If you don’t have a router or this bit, then just take your time and use a jigsaw to cut all the ends out. Go back with sand paper afterwards to get rid of any imperfections.

Since I have all six cut, I set them in place just to see how they look….

….so far so good. : )

6) Alright, another step, another router bit. This time I want one that will round out the edges just like the inspiration photo; this bit is called a rounding over bit and all it does is take the corner from a 90 to a nice curved surface.

Before rounding over….
After….
7) Next I used the same bit and rounded over the edges on the bases.
WilkerDon’t: So when I was making the ends, I measured how deep the shelves were and that of course, dictated how deep my ends were. Well now that I rounded the edges on the base, the ends look to be a shy too long (see photo below). So learn from my mistake and round your edges first, then take the measurement for your end pieces. I ended up running each end through my table saw, taking off a little bit on the backend so that I could scoot it back until things were lined up the way I wanted them.

Now that the bases and ends were done, I needed to figure out how to make that front rod that keeps things from falling off the shelf. I decided to use a few 3/8″ dowel rods I bought from Home Depot.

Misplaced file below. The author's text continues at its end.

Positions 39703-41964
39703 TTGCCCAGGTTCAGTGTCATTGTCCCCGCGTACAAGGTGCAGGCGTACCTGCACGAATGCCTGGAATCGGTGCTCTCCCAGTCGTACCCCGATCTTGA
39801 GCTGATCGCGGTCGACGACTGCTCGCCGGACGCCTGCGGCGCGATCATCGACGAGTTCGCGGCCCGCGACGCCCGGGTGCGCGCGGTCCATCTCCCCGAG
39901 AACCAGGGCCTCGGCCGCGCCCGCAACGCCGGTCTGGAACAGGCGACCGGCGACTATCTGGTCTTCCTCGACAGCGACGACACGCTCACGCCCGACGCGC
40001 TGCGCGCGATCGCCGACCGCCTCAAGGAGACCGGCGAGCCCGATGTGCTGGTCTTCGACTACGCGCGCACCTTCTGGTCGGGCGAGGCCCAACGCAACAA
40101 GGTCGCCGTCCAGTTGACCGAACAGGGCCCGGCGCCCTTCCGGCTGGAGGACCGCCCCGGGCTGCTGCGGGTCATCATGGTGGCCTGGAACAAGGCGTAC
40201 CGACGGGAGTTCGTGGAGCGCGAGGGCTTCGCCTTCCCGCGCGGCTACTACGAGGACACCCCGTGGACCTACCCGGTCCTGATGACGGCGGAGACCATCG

8) For the placement of the rod, I came in 5″ from the back, then 2″ from the bottom. I made a small mark with a pencil then grabbed a 3/8″ drill bit and made a hole.

Note: I did not go all the way through my ends. I wanted the outside of the shelf to look flawless so I only drilled halfway through the material.

Note: When you are drilling your holes, be sure that you are drilling into the correct side. They need to be a mirror image of each other.

9) Ok, before sticking the ends and the rod together I drilled the pocket holes I would use to attach the ends to the base. I did this by using my Kreg Pocket jig. Again, make sure you are drilling on the correct side. You want them to be a mirror image.

If you do not have a Kreg then you can attach the ends by using the butt joint. Just align the end piece to the base then use glue and nails to join them together.

10) Great! Now that all the holes are prepped, I measured and cut each dowel rod to the needed length, then used a smidge of wood glue before inserting the rods.

11) Next I came in 5/8″ from the sides of the base and made a mark, then lined up the ends and drilled the screws into their pockets to attach it all together.

And viola! I love when I get to the point in the project where it actually starts looking like something!
12) The last thing I wanted to do was attach a strip on the back to give my friend a way to attach it to her wall. So I grabbed some 1/2 wood and cut 3″ strips, each to the needed length, then made two pocket holes in the back then attached them.
13) Well, nothing left to do but throw some stain and poly on it!
Then here they are up on the wall with books!
Total Time: 6 Hours
Total Cost: $23
Share.

Comments are closed.